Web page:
Human language is one of the most complex phenomena ever studied, and experts have only scratched the surface of understanding, mostly through observing cases like this. There is no one language centre in the brain, but many different things working together: areas dealing with nouns, others with grammar, still more with other aspects of language comprehension and production, and they’re scattered about the brain. This is only one type of aphasia: there are even more bizarre types of aphasia, including one where the sufferer can understand spoken language and can converse normally, and can even read aloud, but cannot understand written texts. Think about that for a minute: imagine you can’t understand anything written down, but you can read it out perfectly.
We tend to take language for granted, but it’s quite possibly one of our greatest achievements. This is basically what happens when a small part of it stops functioning.
Oddly, I’t not sure where the inspiration for this video came from. You’d think it would be obvious, but aside from a general weariness of dealing with bureaucrats of various flavours, there’s nothing I can point to and say, “This is the reason.”.
If the truth be told, my main motivation for making this video was to make a serious go at chroma key. This is the technique whereby you film yourself in front of a certain colour — these days it’s usually green — and then, at the editing stage, remove that colour and replace it with something else.
What’s actually behind me is a cheap, green paper tablecloth, which works quite well. Surprisingly well, in fact. The other ingredient is a camera that performs well in low light.
It’s not perfect, and I actually made a small mistake (look towards the right of the main studio set). Ideally, I’d need a proper lighting setup: two lights illuminating the green screen, and at least one other light illuminating me separately. The pros use a small backlight to give the subject a sharp outline, making it even easier to key out the background, but that would be the icing on the cake, really.
In any case, I’m quite pleased with how it turned out. This is the ultimate low-budget chroma-key effect, using a decent consumer-grade camera, a piece of paper and a fairly basic video editor.
Last night, the heating stopped. I restarted it. This morning, the heating stopped again, and wouldn’t restart at all. Turns out, our oil tank is empty.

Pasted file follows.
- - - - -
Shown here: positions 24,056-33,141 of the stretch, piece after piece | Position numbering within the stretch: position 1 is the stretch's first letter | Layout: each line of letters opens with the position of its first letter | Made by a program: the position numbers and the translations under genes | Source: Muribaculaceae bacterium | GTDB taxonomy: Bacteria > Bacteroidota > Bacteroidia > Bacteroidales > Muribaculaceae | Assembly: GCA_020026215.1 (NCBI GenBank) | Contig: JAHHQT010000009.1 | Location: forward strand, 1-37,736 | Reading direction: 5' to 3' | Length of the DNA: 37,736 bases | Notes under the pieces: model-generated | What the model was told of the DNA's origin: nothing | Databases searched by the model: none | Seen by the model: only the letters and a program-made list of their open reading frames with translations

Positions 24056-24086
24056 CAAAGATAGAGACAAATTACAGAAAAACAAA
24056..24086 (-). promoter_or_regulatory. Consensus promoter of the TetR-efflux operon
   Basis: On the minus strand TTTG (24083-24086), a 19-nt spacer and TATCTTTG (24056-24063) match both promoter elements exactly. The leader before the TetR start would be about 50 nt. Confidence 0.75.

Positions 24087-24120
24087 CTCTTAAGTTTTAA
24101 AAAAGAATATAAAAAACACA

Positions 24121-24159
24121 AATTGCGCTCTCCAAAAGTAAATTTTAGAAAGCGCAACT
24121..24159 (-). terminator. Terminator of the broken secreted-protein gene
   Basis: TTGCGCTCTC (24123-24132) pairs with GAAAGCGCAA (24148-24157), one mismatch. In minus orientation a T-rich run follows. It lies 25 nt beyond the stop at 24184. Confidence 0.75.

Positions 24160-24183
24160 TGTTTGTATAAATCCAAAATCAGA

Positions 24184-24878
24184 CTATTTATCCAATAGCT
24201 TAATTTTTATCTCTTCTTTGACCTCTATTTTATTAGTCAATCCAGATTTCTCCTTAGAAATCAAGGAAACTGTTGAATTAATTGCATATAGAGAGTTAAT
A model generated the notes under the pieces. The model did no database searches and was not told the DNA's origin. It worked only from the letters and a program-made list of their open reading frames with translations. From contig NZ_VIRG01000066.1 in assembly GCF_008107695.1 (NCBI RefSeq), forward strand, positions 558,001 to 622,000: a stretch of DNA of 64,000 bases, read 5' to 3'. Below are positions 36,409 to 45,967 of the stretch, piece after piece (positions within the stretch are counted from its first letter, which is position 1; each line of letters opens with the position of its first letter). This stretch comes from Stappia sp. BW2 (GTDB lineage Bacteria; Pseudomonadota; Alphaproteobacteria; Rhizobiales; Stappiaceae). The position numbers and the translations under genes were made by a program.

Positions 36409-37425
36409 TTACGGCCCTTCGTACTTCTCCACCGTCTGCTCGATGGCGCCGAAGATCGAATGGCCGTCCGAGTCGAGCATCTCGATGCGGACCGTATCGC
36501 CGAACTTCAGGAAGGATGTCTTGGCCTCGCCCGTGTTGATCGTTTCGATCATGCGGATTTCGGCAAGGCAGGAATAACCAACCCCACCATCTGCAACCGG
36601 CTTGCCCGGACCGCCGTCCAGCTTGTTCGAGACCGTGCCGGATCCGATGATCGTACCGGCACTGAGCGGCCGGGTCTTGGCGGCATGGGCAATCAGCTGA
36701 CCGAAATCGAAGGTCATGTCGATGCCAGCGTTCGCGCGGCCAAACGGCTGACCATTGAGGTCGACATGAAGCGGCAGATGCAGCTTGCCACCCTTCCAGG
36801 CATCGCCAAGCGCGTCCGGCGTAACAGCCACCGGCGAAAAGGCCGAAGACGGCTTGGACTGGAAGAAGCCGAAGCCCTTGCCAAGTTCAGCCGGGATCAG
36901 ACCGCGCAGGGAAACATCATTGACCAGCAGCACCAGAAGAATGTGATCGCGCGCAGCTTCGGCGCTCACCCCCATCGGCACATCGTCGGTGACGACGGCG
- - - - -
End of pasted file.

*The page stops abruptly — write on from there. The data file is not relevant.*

This is a fairly major problem, as you can imagine. Not only do we have no heating, but we also have no hot water. How could we have let things come to this?
Simple. I just didn’t think about it, and my wife… well, my wife had thought about it, but was waiting for Mubarak to resign so that the price of oil would come down (as if the price for consumers would come down as magically as it went up). Basically, Egyptians, could you not have waited a bit longer?
Of course, the way things are in this house, the gauge on the tank is actually broken, so measuring the oil in the tank involves using a yardstick as a dipstick (which sounds like a line from a very bad hip-hop track) followed, in my experience, by a strange conversation. It began something like this:
Me: “The tank is empty.”
Wife: “What do you mean, ‘empty’?”
See? Already I am floundering. How do you answer a question like that?
Me: “I mean there is no oil in it.”
Wife: “But there must be some sludge in the bottom.”
Me: “All I know is, I put the yardstick in, it reached the bottom with a clang, and when I took it out again, it was clean.”
For a moment, I thought I was going to have to go back down there, remove the lid and clamber in, wearing a fedora and holding a torch and a whip, but luckily my wife was convinced that I had actually gone to the oil tank and not, as she had obviously feared, the bathtub.
Anyway, we’ve ordered some more oil, which will be arriving, we have been promised, sometime this afternoon. Meanwhile, the cats, resigned to their fate after half a morning’s plaintive mewing, are now snuggled up together, while I am reduced to eating hot Weetabix for warmth. Unfortunately, this has not resulted in the permanent warm glow promised us in our youth by Readybrek, but it’s barely possible to get Weetabox here, let alone Readybrek.